Bar or column charts are commonly used to visualize data when you want to compare certain data points, endpoints, or show incremental differences between segments (to see which ones are larger or smaller, for instance).
The most often used bar charts or graphs (graph and chart are typically used interchangeably) are: vertical bar, vertical stacked bar, waterfall, horizontal bar, and horizontal stacked bar charts. Bar charts are used across many professions and in academia to clearly present data to a specified audience.
- Vertical bar charts are used to compare data points in a variety of ways using a single, double or multiple series bar graph (be careful not to have too many series or else it will get overcrowded)
- Stacked vertical bar charts are best used to compare totals across categories or to see subcomponents within a particular category. These graphs can show absolute values or sum to 100%
- Waterfall charts pull apart the components of a stacked bar graph to focus on them one at a time, or to show a starting point, increases and decreases, and the resulting ending point
- Horizontal bar charts are the ideal option for comparing categorical data and they can also be shown using a single, double or multiple series bar graph (be sure to not to have too many series or else it will look overcrowded)
- Horizontal stacked bar charts are good to compare totals across different categories and to see subcomponents within a particular category. These charts can show absolute values or sum to 100% or scale, from negative to positive for example, allowing a comparison of the far left and far right data. Likert Scale data is often displayed using this type of chart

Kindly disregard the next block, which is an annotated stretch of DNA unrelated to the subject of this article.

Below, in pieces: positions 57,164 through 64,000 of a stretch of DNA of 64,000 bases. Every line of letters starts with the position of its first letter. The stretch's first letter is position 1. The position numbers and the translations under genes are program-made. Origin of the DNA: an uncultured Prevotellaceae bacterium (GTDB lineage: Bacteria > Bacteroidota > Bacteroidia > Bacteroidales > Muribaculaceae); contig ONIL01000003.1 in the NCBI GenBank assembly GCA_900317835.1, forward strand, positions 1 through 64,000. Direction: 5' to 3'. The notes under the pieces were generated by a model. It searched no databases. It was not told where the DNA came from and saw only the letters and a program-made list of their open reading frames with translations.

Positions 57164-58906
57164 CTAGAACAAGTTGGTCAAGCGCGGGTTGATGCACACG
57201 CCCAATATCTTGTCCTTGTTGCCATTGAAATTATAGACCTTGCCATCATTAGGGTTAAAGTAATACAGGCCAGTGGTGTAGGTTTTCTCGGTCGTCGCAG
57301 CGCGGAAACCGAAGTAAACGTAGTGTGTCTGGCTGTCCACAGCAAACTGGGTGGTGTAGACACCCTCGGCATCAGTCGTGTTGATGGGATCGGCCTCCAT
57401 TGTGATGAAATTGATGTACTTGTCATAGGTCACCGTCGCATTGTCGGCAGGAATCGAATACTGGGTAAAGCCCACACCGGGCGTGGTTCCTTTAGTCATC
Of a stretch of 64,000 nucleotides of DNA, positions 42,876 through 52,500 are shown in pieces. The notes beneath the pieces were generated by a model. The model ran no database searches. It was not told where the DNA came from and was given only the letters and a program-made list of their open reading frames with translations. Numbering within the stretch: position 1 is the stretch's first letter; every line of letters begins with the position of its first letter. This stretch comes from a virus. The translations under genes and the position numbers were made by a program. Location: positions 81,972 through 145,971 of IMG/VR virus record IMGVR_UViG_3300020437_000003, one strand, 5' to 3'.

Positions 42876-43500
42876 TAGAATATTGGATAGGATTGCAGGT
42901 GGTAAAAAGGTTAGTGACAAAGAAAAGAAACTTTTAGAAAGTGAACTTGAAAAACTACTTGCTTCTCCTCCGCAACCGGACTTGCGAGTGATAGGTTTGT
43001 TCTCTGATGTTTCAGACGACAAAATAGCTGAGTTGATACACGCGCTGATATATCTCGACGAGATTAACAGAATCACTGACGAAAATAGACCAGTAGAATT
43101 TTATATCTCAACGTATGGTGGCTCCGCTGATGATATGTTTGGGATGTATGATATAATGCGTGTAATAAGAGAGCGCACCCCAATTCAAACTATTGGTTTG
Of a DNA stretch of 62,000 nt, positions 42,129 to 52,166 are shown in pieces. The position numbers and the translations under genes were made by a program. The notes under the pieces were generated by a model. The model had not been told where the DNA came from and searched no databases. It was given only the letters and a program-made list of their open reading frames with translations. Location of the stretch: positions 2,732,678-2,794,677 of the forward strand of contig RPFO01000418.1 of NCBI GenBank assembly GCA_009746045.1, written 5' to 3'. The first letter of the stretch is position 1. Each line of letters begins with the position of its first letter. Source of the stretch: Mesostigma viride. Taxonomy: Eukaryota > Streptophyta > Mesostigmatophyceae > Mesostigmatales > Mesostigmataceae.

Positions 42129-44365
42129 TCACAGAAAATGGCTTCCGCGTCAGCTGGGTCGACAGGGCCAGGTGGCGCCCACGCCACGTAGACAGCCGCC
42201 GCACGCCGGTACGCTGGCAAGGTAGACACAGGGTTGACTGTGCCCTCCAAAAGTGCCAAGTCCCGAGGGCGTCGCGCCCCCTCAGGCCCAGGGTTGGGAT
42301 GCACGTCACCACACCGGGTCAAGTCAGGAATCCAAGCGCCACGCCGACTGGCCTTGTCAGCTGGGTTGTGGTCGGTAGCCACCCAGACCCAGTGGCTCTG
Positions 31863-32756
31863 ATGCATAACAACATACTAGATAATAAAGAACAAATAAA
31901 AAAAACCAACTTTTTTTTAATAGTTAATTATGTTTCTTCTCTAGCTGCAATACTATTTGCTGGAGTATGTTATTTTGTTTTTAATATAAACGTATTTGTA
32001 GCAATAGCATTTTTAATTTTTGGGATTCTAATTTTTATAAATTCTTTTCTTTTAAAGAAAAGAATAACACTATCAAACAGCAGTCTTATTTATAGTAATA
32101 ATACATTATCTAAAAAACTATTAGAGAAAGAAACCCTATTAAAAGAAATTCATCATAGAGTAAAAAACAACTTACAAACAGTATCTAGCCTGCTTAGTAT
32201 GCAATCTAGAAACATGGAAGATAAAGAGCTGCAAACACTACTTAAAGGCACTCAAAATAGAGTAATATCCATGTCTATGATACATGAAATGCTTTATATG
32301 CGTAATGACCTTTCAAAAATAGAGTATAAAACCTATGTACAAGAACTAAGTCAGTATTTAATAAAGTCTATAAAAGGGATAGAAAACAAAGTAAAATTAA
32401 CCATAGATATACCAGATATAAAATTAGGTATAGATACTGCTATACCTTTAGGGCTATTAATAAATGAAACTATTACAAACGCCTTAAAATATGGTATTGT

There are two ways to create a bar chart in Excel.
Select your data table > Insert > Column (vertical) or Bar (horizontal) Chart
Click on your pivot table > Insert > PivotChart
Using a pivot table makes it so any updates to the pivot table are reflected immediately on the chart without manual alterations.
To edit how the chart appears, click or double click on the chart and a Format Chart Area tab should appear on the right. The options on this tab will change depending on where you click on the graph. For example, to change the location of the title or a legend, simply click on it and options for formatting will appear. Below are some of the formatting steps you can take.
Chart Options > Fill > No Fill or choose to make the chart background a color (not recommended)
Chart Options > Border > No line or Change the color, type, or width of border line
Click on the box around the graph > Format Plot Area > Fill > No fill
Click on the box around the graph > Format Plot Area > Border > No line
Click on bars (all or individually) > Chart Options > Fill > Color
Click on bars (all or individually) > Chart Options > Border > No line or Change the color, type, or width of border line
Click on x-axis lines behind bars > Format Major Gridlines > Line > No Line or Change the color, type, or width
Check out the Rules of Thumb of bar charts and general data visualization tips to learn more about formatting charts.
Here are some Rules of Thumb for bar chart formatting:
- Make sure the baseline, where the x- and y-axis meet in the bottom left corner, is at zero. If your graph starts at another point on the y-axis, for example ten, it can skew the interpretation of the chart